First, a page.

We all want our homes to look good, but wouldn’t it be better if they also did good? Meet the new generation of sustainable designers bringing their eco values to the world of home interiors.
In a world where sustainability is, quite rightly, permeating our day-to-day lives – from ethical fashion to green travel – it makes sense that ecological responsibility should be applied to interior design too. After all, the decisions we make for our home can have a considerable impact on the environment (did you know, for example, that lighting accounts for nearly six per cent of global CO2 emissions?). Thankfully, a growing number of designers are pioneering products and principles that will help towards a healthier planet, whether through repurposing waste materials to create bespoke pieces of furniture, adopting total transparency in their manufacturing process or donating revenue to philanthropic causes – or all three. Meet the trailblazers whose eco-credentials are as impeccable as their design practices.
Irish artist and furniture designer Sasha Sykes works with organic, locally-found natural materials, from simple life forms such as algae to more complex structures like discarded bird nests, which she encapsulates in hand-cast resin to create all manner of pieces – though a stand-out has to be her fantastical reinterpretation of Shiro Kuramata’s iconic Miss Blanche chair. “I like to explore the cycle of life and decay, and the dichotomy of fragility and preservation. I’m interested in mankind’s relationship with our surroundings and expressing the nature of that interaction is central to my work,” explains Sasha. “When foraging, I am conscious of the plants and algae I take from and always check their health and abundance beforehand. The resins I use are very different to single-use plastics – they’re amazing materials that allow for multi-functional use and long-term appreciation.”
Miss Ban, Burning Gorse, Wildflower Bloom; price on application at sashasykes.com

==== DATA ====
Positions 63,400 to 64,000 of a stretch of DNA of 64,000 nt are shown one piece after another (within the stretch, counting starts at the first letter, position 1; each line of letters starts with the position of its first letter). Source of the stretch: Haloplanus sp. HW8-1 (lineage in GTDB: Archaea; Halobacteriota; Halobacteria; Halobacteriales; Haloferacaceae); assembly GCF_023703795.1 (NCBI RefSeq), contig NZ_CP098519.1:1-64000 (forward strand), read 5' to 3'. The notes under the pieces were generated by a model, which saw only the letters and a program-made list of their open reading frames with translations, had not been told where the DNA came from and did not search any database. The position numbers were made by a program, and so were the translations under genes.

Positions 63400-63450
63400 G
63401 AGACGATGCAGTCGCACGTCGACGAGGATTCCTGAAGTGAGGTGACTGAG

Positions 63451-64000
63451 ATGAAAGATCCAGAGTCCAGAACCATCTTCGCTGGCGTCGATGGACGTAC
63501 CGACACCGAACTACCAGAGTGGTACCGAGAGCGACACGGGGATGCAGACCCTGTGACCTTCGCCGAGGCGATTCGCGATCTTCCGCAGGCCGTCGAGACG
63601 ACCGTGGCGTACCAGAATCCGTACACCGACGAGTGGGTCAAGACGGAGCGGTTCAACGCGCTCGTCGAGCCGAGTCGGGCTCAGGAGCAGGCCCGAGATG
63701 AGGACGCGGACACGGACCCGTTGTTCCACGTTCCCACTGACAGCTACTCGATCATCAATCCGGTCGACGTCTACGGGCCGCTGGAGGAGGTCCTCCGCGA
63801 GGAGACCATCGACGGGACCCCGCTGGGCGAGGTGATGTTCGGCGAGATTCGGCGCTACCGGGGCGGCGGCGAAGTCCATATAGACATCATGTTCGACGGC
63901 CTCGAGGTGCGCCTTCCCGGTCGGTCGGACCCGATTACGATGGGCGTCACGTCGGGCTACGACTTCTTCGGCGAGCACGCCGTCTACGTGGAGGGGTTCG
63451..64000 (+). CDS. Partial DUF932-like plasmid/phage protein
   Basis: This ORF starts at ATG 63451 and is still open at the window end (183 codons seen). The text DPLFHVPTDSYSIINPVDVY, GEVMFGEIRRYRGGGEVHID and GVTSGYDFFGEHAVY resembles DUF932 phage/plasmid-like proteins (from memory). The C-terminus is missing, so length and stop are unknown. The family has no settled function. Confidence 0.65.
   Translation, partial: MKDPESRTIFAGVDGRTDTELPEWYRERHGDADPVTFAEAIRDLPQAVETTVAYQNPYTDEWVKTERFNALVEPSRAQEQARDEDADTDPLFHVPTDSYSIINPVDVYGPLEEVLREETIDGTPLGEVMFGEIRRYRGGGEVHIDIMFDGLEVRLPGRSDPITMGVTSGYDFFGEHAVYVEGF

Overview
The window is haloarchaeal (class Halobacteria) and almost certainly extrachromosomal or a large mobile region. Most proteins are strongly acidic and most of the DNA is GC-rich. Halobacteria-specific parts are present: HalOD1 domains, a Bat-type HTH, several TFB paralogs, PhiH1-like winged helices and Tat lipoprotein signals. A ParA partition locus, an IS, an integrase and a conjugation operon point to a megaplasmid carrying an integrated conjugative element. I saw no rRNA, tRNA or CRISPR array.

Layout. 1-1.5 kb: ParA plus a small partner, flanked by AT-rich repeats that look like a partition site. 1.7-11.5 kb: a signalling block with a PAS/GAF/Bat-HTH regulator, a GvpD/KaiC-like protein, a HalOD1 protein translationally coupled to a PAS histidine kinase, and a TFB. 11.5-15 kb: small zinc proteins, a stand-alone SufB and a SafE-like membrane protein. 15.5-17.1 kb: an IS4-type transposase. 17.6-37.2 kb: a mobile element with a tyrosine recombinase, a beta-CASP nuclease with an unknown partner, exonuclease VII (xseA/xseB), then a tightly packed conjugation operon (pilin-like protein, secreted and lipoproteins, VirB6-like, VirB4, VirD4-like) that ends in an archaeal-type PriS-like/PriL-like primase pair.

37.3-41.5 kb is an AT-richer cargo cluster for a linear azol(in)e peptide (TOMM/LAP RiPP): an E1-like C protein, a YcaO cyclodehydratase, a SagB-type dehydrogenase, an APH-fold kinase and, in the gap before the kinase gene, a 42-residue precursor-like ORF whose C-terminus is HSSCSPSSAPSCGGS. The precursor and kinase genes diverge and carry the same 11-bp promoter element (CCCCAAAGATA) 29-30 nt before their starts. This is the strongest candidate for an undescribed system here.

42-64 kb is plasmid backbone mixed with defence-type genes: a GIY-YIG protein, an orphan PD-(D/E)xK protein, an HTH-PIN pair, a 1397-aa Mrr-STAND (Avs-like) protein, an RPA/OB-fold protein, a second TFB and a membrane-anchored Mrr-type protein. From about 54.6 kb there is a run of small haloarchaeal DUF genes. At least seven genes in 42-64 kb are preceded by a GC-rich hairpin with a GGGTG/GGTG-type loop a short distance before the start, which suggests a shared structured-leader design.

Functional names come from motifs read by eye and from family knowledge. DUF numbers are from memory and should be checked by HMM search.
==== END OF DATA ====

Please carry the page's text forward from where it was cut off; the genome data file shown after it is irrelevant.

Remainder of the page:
Designers Adam Fairweather and Rosalie McMillan are on a mission to open people’s eyes to the unexpected beauty of scrap through their company Smile Plastics. The London-based design and manufacturing house uses innovative art and technology to handcraft colourful panels from 100 per cent recycled materials (think yoghurt pots, coffee grounds, even old mobile phones, banknotes and wellies), which can be used on everything from furniture to large-scale construction. The duo also creates one-off bespoke pieces – with clients including Stella McCartney, Anthropologie and Dior – all of which serve to change people’s perceptions around waste and recycling.
Studio Smile Large black and white table, from £695 at smile-plastics.com
This young, British lighting brand is guided by the founding promise of “conservation through beauty”, and certainly puts its money where its mouth is. The London-based studio is fully committed to reducing the world’s carbon footprint, not just through its elegant LED lighting designs (you’ll see its work at Third Space health clubs, Hackney Coffee Company, Re:Mind Meditation Studio, amongst other places) but also by donating a percentage of its revenue to reforestation through projects and partnerships with a portfolio of charities. Indeed, this forward-thinking company is on track to fund the planting of 300,000 trees by the end of 2020.